The resolution before the UN Security Council will also relieve shortages of gasoline and cooking fuel. The resolution envisions the resumption of oil exports, and provides that revenues be deposited in the Development Fund for Iraq, with transparency provided by independent auditors and an international advisory board.

Decisions regarding the long-term development of Iraq’s oil resources and its economy will be the responsibility of a stable Iraqi government. The United States is dedicated to ensuring that Iraq’s oil resources remain under Iraqi control. Iraq’s resources – including all of its oil – belong to all of Iraq’s people.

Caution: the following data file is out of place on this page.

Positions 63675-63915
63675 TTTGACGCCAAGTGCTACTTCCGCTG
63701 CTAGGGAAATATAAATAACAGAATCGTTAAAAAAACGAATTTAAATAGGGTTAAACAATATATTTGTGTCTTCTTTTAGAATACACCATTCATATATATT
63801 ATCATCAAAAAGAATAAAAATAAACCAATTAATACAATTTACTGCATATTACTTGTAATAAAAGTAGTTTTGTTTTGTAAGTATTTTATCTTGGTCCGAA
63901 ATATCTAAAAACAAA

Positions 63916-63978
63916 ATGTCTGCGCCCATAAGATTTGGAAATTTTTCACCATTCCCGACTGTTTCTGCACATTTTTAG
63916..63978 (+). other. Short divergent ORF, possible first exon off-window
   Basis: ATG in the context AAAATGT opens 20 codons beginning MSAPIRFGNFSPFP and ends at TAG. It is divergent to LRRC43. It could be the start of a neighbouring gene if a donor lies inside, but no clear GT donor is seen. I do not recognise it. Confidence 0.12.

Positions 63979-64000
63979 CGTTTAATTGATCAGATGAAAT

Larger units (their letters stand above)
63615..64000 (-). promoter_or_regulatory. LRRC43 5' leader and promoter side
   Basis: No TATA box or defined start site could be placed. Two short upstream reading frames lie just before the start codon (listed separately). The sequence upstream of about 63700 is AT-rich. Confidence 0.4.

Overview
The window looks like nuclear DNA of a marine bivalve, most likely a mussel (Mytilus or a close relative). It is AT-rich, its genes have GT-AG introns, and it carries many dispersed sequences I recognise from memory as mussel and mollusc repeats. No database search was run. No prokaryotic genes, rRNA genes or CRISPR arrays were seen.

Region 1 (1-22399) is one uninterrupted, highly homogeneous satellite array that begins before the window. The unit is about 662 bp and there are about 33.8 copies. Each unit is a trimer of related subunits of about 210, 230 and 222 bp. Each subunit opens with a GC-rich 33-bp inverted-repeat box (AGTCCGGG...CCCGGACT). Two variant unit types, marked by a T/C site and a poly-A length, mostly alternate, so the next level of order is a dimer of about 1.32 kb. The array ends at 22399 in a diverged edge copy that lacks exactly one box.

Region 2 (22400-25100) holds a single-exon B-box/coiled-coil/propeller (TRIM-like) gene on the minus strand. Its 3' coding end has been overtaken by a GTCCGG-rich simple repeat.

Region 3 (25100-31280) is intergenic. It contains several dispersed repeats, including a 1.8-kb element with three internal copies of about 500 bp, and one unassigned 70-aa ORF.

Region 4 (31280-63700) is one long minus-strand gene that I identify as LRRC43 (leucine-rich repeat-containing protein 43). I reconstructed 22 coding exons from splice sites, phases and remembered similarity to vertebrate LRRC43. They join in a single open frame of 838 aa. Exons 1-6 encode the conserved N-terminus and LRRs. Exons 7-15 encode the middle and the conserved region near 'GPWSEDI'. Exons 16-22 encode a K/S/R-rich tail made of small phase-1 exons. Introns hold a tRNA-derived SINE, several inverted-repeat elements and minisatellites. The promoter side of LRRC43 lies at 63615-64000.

Mr. Chairman, let me close by thanking you for holding this hearing and thanking all the Members of the Congress for the outstanding bipartisan support that we’ve had since the beginning of this war. As I noted in my statement, we are still fighting a war at the same time that we are struggling to win the peace. And as you noted in your article today, transforming Iraq will not be quick or easy. And our victory will be based, as you put it so well, on the "kind of country we leave behind." The stakes for our country and for the world are enormous, and the continued commitment of the Congress and the American people is essential. I appeal to you and your colleagues for your continued support and leadership in this historic effort.